Dave Emory’s entire lifetime of work is available on a flash drive that can be obtained here. (The flash drive includes the anti-fascist books available on this site.)
COMMENT: During the recent political turmoil in the Ukraine, U.S. Senator John McCain repeatedly networked with Oleh Tyahnybok, head of the Swoboda party. (McCain was Edward Snowden’s choice of Presidential candidates in 2008, with neo-Nazi/Ku Klux Klan associate Ron Paul being Snowden’s 2012 selection.)
For Republicans, working with Nazis is more or less standard operating procedure.
Swoboda is directly descended from the OUN/B.
For decades, we have covered the OUN/B, a Ukrainian fascist organization allied with the German general staff in World War II. Having staffed the 14th Waffen SS (Galician) Division and the Einsatzgruppen (mobile execution squads) in the Ukraine, the OUN/B was a pivotal element in the postwar Gehlen spy outfit in its CIA and BND incarnations, the Anti-Bolshevik Bloc of Nations and the GOP ethnic outreach organization.
For some time, the pro-EU/German bloc of Ukrainian political parties currently garnering headlines with protests in Kiev and other cities has manifested the fascist roots and alliances of the OUN/B.
Both Yulia Timoshenko’s “Fatherland” party and the UDAR party network with the Svoboda party of Oleg Tyagnibok (“Oleh Tiahnybok”), which has evolved directly from the fascist OUN/B of Stephan Bandera.
OUN/B has been deeply involved with covert operations and figures in the investigation into the assassination of President Kennedy, as well as the de-stabilization of the Soviet Union during the climactic phase of the Cold War. With a profound presence in the GOP’s Ethnic division, as well as the contemporary Ukrainian political infrastructure, the OUN/B is anything but an historical relic. The development of the OUN/B in both the U.S. and the Ukraine is explained in great historical depth in AFA #37.
In the past we have noted that Ykaterina Chumachenko, head of the OUN/B’s leading front organization in the U.S. and Ronald Reagan’s Deputy Director of Public Liaison, went on to marry Viktor Yuschenko and become First Lady of the Ukraine after the “Orange Revolution.”
With the Yuschenko regime in power, OUN/B founder Stephan Bandera was named a hero of the Ukraine. Roman Shukhevych was also granted that honor. Shukhevych lead the OUN/B-staffed Einsatzgruppe “Nightingale” in its liquidation of the Lvov Ghetto! (Lvov has also been known as Lemberg at various times in its recent history.)
On New Year’s Day, the Swoboda party organized and led a celebration of Stephan Bandera’s birthday. (See text excerpt below.)
EXCERPT: Ukraine’s pro-EU protests show no sign of stopping – US Senator John McCain dined with opposition leaders this weekend, including the extreme far-right Svoboda party.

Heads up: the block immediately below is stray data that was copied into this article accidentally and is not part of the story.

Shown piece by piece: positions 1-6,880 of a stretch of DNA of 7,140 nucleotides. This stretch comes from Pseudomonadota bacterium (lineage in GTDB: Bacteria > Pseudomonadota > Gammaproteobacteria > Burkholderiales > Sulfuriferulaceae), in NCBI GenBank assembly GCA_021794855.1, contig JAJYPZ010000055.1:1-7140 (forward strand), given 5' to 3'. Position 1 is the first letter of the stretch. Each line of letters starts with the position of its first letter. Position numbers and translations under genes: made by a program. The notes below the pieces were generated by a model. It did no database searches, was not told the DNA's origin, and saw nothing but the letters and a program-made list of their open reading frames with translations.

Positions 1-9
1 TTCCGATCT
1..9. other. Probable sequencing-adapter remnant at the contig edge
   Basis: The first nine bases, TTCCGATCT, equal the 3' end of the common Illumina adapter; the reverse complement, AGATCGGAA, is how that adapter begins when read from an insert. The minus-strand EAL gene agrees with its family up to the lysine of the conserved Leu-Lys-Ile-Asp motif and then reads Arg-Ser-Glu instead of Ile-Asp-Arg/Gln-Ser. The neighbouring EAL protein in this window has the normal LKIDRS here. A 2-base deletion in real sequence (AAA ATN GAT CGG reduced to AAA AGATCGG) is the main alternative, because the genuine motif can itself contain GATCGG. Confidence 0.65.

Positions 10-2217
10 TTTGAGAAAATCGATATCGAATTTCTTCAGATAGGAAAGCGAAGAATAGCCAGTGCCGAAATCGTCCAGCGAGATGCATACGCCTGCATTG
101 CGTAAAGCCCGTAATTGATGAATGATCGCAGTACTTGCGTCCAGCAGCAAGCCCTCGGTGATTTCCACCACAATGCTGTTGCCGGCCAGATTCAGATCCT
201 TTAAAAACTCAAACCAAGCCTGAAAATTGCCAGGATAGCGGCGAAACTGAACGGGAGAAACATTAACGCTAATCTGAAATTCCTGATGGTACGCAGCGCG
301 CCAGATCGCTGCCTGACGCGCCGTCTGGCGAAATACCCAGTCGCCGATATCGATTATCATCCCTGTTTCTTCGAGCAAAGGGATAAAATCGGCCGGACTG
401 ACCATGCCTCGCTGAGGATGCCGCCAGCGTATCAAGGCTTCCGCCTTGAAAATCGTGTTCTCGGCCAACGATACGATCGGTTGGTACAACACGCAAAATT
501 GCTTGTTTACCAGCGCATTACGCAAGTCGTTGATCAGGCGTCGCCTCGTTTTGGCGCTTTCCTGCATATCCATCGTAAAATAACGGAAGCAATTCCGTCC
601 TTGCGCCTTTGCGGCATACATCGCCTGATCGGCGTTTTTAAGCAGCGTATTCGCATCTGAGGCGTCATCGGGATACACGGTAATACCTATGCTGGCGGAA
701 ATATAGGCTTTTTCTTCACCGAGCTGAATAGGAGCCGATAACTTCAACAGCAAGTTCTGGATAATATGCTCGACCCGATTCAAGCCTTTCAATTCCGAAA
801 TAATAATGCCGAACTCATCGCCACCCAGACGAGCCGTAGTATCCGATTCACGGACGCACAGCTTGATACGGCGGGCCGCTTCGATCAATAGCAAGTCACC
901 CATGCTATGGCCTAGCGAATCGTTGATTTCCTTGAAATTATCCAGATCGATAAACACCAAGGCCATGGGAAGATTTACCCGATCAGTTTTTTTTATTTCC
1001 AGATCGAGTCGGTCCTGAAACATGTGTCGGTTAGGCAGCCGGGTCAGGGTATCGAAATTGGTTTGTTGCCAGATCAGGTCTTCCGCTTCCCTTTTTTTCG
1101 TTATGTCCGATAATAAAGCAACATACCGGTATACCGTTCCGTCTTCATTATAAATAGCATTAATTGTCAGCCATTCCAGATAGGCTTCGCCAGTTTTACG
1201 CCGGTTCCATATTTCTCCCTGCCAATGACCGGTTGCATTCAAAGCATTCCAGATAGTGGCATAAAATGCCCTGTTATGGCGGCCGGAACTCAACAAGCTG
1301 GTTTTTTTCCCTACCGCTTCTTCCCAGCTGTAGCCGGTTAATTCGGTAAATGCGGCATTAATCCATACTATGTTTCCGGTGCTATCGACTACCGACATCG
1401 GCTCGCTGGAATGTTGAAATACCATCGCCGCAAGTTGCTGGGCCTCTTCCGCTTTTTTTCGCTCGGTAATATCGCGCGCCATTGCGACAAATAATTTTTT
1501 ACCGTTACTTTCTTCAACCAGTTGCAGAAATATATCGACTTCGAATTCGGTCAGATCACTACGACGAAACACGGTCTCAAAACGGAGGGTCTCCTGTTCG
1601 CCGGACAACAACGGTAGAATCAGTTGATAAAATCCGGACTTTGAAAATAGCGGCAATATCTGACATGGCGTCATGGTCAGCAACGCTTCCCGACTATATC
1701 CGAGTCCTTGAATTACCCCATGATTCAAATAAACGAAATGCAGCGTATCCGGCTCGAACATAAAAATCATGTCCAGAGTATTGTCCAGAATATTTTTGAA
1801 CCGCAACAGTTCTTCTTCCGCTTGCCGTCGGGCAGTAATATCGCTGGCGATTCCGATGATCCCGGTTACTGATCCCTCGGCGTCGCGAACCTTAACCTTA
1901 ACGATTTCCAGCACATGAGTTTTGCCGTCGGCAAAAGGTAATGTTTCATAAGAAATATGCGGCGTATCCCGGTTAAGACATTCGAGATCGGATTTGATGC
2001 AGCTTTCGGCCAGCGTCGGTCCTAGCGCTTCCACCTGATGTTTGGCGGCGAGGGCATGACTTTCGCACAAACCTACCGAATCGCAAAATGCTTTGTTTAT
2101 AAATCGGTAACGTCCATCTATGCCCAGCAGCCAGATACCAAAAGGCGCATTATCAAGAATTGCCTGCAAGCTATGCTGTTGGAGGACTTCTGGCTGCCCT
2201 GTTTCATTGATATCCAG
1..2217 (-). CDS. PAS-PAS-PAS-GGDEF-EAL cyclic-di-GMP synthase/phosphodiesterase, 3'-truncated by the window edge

During his trip the former US presidential candidate met with government and opposition figures, but gave his endorsement to the pro-Europe protesters.
Senator McCain later waved to protesters from the stage in Independence Square during a mass rally in Kiev, standing with Oleh Tyahnybok, leader of the anti-Semitic Svoboda party. . . . .
EXCERPT: About 15,000 people marched through Kiev on Wednesday night to honor Stepan Bandera, glorified by some as a leader of Ukraine’s liberation movement and dismissed by others as a Nazi collaborator.
The march was held in Ukraine’s capital on what would have been Bandera’s 105th birthday, and many of the celebrants carried torches.
Some wore the uniform of a Ukrainian division of the German army during World War II. Others chanted “Ukraine above all!” and “Bandera, come and bring order!”
However, many of Bandera’s followers sought to play down his collaboration with the Germans in the fight for Ukraine’s independence as the leader of the Organization of Ukrainian Nationalists, Ukraine’s foremost nationalist organization in the first half of the 20th century.
Bandera, who died 55 year ago, remains a deeply divisive figure in Ukraine, glorified by many in western Ukraine as a freedom fighter but dismissed by millions in eastern and southeastern Ukraine as a traitor to the Soviet Union’s struggle against the occupying German army.
His group also was involved in the ethnic cleansing that killed tens of thousands of Poles in 1942–44. The Organization of Ukrainian Nationalists portrayed Russians, Poles, Hungarians and Jews — most of the minorities in western Ukraine — as aliens and encouraged locals to “destroy” Poles and Jews.
Bandera was assassinated in 1959 by the KGB in West Germany. [Actually, it was probably BND that killed Bandera, and his assassination at the hands of “the KGB” was involved in part of the cover-up of the JKK assassination. See AFA #‘s 15, 37, as well as FTR #158–DE.]
In January 2010, less than a month before his term in office was to end, Ukrainian President Viktor Yushchenko posthumously decorated Bandera with the Hero of Ukraine award. That led to harsh criticism by Jewish and Russian groups. The award was annulled by a court in January 2011 under President Viktor Yanukovych.
Kiev has been the scene of massive pro-European protests for more than a month, triggered by Yanukovych’s decision to ditch a key deal with the European Union in favor of building stronger ties with Russia.
The nationalist party Svoboda, which organized Wednesday’s rally, was one of the key forces behind the protests, but other opposition factions have said the Bandera rally is unrelated to the ongoing protest encampment in central Kiev.